By DANICA KIRKA AND MEERA SELVA
Associated Press Writers
LONDON - Britain has banned the export of a hand-held machine marketed as a bomb-detection device in Iraq and Afghanistan, months after the U.S. military warned that the device is ineffective and fraudulent.
The ADE651 device made by the British company ATSC is used at security checkpoints across Baghdad, and its makers claim it can detect explosives at a distance.
But Britain's Department for Business Innovation and Skills halted the export of the ADE651 after a BBC-TV "Newsnight" investigation Friday challenged its effectiveness. The broadcaster took the key aspects of the device to a laboratory, which concluded that a component intended to detect explosives contained technology used to prevent thefts in stores.
"Tests have shown that the technology used in the ADE651 and similar devices is not suitable for bomb detection," the department said in a statement.
A British news agency reported that police have arrested the company's director on suspicion of fraud.
The findings on the ADE651 back up the U.S. military, which has had concerns about the device for months. The military does not use it, and in June 2009 it distributed a study using laboratory testing and X-ray analysis that found the ADE651 ineffective.
"The examination resulted in a determination that there was no possible means by which the ADE651 could detect explosives and therefore was determined to be totally ineffective and fraudulent," Maj. Joe Scrocca, a U.S. military spokesman in Baghdad, told The Associated Press in an e-mail.
As a result of that study, the U.S. military notified all military and civilian personnel in Iraq that the bomb detection device is "ineffective and should not be relied upon as a means of insuring the safety of any personnel," Scrocca said.
The New York Times reported in November that the Iraqi government purchased more than 1,500 of the devices, at a cost of between $16,500 and $60,000 each.
The news about the hand-held machine has sparked fury in Iraq. The British government said Friday that Britain's Embassy in Baghdad has raised concerns with Iraqi authorities who had bought the ADE651 - which consists of a swiveling antenna mounted on a hand grip - for security checkpoints and who continue to use them.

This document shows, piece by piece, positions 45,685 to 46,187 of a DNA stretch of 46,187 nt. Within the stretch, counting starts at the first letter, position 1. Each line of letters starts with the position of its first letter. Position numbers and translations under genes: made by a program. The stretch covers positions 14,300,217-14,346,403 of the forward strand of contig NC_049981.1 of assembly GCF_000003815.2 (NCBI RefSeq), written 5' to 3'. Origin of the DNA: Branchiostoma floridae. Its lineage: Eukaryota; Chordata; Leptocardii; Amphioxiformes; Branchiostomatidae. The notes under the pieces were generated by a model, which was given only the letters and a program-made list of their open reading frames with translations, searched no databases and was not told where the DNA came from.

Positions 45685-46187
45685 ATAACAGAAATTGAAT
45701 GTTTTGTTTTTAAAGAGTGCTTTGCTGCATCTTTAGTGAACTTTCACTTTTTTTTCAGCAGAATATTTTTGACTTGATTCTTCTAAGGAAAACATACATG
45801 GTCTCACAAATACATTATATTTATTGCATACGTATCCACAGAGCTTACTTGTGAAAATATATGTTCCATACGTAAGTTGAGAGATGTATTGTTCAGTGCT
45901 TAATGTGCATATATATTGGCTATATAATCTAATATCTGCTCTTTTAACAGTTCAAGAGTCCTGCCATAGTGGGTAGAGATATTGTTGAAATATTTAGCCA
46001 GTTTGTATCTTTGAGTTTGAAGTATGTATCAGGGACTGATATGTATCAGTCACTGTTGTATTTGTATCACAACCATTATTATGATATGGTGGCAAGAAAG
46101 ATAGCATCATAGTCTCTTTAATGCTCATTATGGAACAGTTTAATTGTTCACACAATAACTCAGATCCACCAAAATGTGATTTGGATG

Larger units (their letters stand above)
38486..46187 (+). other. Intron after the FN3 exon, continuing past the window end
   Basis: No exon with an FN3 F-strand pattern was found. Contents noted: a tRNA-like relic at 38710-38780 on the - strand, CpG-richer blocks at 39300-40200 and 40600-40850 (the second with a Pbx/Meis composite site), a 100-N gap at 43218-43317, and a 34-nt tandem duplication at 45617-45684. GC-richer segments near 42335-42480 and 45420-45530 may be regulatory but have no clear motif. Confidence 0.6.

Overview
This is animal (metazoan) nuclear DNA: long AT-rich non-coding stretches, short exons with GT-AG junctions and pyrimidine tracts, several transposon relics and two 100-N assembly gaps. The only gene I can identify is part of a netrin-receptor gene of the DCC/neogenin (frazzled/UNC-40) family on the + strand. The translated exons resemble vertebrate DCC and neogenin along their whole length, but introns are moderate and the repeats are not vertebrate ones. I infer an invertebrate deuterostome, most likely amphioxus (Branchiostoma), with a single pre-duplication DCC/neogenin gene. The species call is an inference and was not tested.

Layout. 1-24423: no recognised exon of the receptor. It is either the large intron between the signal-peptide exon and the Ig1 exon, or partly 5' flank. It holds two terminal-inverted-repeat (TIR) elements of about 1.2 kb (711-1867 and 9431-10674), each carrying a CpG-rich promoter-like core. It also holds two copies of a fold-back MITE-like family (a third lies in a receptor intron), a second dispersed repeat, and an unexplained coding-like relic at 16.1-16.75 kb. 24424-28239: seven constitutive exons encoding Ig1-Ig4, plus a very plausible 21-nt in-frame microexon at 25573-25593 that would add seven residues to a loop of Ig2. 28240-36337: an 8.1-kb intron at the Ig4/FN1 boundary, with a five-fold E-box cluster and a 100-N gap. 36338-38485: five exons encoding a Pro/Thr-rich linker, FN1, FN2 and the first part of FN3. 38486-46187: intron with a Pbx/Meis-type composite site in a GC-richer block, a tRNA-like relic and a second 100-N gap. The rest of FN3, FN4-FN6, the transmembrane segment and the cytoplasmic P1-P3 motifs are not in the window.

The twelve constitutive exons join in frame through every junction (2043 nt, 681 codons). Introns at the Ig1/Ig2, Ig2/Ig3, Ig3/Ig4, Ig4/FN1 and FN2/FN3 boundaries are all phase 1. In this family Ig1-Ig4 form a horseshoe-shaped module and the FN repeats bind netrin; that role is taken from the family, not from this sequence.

But Iraq's government defended the device.
Interior Minister Jawad al-Bolani told state-run Iraqiya TV on Friday that the instruments "managed to prevent and detect more than 16,000 bombs that would be a threat to people's life and more than 733 car bombs were defused."
"Iraq is considered as a market area for many companies producing such devices ... and there are other rival companies trying to belittle the efficiency of these instruments the government is buying," al-Bolani said. "Not all those who use the instrument are fully trained. The instrument's efficiency depends on the training of the user."
However, Iraqi civilians who lost relatives in recent bombings in Baghdad are furious and want to know why the Iraqi government still relies of the devices for security checkpoints.
Haider Mohammed, a relative of such victims, called the detectors "a toy," and demanded the Iraqi government explain why it was not following the British government's lead.
"We ask the Iraqi government, if this device does not work why did they buy it?" Mohammed said. "Are the lives of Iraqi people so cheap?"
Britain's Press Association news agency reported that Avon and Somerset police have arrested the company's director, Jim McCormick, on suspicion of fraud by misrepresentation and released him on bail. Police did not name the man arrested, as is customary with British criminal cases, but said that it launched an investigation after the force became "aware of the existence of a piece of equipment around which there were many concerns."
"Given the obvious sensitivities around this matter, the fact that an arrest has been made, and in order to preserve the integrity of the investigation, we cannot discuss it any further at this time," the force said in a statement.
McCormick, who has an office in rural Somerset, declined to comment when reached by The Associated Press on Saturday.
BBC's "Newsnight" took the ADE651 device to the Cambridge University computer lab, which determined that a "programmed substance detection card" that is supposed to detect explosives contained nothing but the type of anti-theft tag used to prevent stealing in department stores.
Though the instrument would not normally need a license because it is nonmilitary technology, the British government banned its export to Iraq and Afghanistan because of the risk that it could hurt British and allied forces.
Associated Press Writers Sameer N. Yacoub and Chelsea J. Carter in Baghdad contributed to this story.